Of Human Freedom (Penguin Great Ideas)
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In this personal and practical guide to moral self-improvement and living a good life, the second-century philosopher Epictetus tackles questions of freedom and imprisonment, stubbornness and fear, family, friendship and love, and leaves an intriguing document of daily life in the classical world.
GREAT IDEAS. Throughout history, some books have changed the world. They have transformed the way we see ourselves -- and each other. They have inspired debate, dissent, war and revolution. They have enlightened, outraged, provoked and comforted. They have enriched lives -- and destroyed them. Now Penguin brings you the works of the great thinkers, pioneers, radicals and visionaries whose ideas shook civilization and helped make us who we are.
Poor guy, to be enslaved to a whore, and a cheap one at that! What right do you still have to call yourself free? What point is there in boasting about your military victories?  Then the man calls for a sword to end it all, yells at the slave who refuses to give him one out of compassion, sends gifts to his girl – who still despises him – begs and implores her and rejoices when he meets with the least success.  But until he succeeds in suppressing his lust and anxiety, how is he really
like it or not, a person fares poorly whenever he acts like an insensitive brute.  ‘So you’re saying that Socrates did not fare poorly?’ That’s right – the jurors and his accusers did instead. ‘Nor Helvidius at Rome?’ No – but the person who killed him did. ‘How do you reckon that?’  Well, you don’t call a fighting cock that’s bloodied but victorious unfortunate, but rather one who lost without receiving a scratch. And you don’t yell ‘Good dog!’ at one that doesn’t hunt or work;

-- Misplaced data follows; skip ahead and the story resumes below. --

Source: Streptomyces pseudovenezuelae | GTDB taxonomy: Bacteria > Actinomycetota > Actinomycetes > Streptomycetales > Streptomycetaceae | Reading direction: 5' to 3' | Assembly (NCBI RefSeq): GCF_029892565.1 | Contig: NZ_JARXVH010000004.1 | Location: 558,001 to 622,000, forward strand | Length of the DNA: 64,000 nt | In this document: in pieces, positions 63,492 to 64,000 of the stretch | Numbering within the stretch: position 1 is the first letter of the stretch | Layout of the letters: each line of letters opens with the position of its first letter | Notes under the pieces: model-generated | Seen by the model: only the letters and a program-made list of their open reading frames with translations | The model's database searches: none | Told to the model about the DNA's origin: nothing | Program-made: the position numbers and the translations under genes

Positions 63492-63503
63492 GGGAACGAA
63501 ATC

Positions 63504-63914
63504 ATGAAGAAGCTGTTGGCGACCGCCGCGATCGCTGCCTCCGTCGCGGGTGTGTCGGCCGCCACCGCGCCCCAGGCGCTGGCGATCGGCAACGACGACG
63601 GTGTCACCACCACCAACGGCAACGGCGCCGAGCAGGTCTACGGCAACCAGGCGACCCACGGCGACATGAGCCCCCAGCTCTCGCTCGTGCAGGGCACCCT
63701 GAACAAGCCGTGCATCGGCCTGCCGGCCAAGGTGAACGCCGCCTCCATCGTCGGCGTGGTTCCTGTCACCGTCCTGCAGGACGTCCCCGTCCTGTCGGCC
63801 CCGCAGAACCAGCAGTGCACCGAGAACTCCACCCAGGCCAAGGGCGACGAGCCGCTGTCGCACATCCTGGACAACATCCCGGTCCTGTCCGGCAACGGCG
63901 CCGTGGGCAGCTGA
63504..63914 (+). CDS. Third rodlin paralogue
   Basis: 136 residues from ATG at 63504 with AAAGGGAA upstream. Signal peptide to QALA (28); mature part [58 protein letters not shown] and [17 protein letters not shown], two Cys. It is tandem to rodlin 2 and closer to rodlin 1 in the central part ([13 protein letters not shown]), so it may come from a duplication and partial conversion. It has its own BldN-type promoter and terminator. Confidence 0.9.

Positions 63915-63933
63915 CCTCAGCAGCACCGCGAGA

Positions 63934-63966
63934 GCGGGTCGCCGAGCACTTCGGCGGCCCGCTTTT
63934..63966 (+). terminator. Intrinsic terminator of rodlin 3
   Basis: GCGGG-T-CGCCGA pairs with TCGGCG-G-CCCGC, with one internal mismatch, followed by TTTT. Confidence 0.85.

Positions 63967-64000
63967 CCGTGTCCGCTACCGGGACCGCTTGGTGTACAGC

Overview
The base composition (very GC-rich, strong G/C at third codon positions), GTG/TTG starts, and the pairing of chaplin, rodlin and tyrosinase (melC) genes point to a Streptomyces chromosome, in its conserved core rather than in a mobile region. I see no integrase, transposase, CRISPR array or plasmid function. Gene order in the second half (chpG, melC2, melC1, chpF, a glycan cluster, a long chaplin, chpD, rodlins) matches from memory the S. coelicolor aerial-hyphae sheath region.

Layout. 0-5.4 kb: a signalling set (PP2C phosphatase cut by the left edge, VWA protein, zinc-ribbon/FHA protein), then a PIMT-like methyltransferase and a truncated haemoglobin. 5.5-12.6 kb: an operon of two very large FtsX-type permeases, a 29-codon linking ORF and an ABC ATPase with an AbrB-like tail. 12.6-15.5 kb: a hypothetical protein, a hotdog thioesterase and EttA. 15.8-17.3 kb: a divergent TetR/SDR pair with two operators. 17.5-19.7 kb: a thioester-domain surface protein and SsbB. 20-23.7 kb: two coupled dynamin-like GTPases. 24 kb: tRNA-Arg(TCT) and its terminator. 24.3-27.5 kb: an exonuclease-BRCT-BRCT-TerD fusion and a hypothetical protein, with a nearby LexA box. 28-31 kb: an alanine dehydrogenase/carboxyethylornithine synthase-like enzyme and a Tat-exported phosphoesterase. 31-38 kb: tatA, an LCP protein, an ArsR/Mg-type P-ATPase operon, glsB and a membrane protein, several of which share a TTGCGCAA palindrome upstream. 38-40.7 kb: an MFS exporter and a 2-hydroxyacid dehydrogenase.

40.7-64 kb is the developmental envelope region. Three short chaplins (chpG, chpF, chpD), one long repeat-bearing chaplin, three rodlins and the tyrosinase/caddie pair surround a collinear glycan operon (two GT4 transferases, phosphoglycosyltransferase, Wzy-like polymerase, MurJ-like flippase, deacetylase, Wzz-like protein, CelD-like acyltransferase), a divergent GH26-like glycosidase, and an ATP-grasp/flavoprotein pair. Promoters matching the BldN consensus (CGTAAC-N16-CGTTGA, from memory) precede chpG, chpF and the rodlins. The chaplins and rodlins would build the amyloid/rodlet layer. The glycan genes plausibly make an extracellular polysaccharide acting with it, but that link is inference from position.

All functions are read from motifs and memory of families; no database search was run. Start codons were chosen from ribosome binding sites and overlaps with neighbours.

that delivers us from slavery: finally to be able to say, with meaning: Lead me, Zeus, lead me, Destiny, to the goal I was long ago assigned.  What about you, philosopher? The tyrant is going to call on you to bear false witness. Tell us: do you play along or not? ‘Let me think it over.’ Think it over now? What were you thinking over in school? Didn’t you rehearse which things are good, which are bad, and which are neither?  ‘I did.’ And what did you decide? ‘That justice and
if events ordain that you spend time either alone or with just a few other people, look upon it as tranquillity and play along with it for the duration. Talk to yourself, train your thoughts and shape your preconceptions. If, on the contrary, you happen upon a crowd, call it a sporting event, a festival or celebration,  and try to keep holiday with the people. What could better please a person who loves his fellow man than the sight of them in numbers? We like to see herds of cows or horses,
and refuse to change your mind because you don’t want to. You will repeat, “We must stick with a decision.”  Begin with a firm foundation; evaluate your decision to see if it is valid – then there will be a basis for this rigid resolve of yours.  If your foundation is rotten or crumbling, not a thing should be built on it, and the bigger and grander you make it, the sooner it will collapse.  ‘With no good reason, you are taking the life of an old friend of mine, one who shares both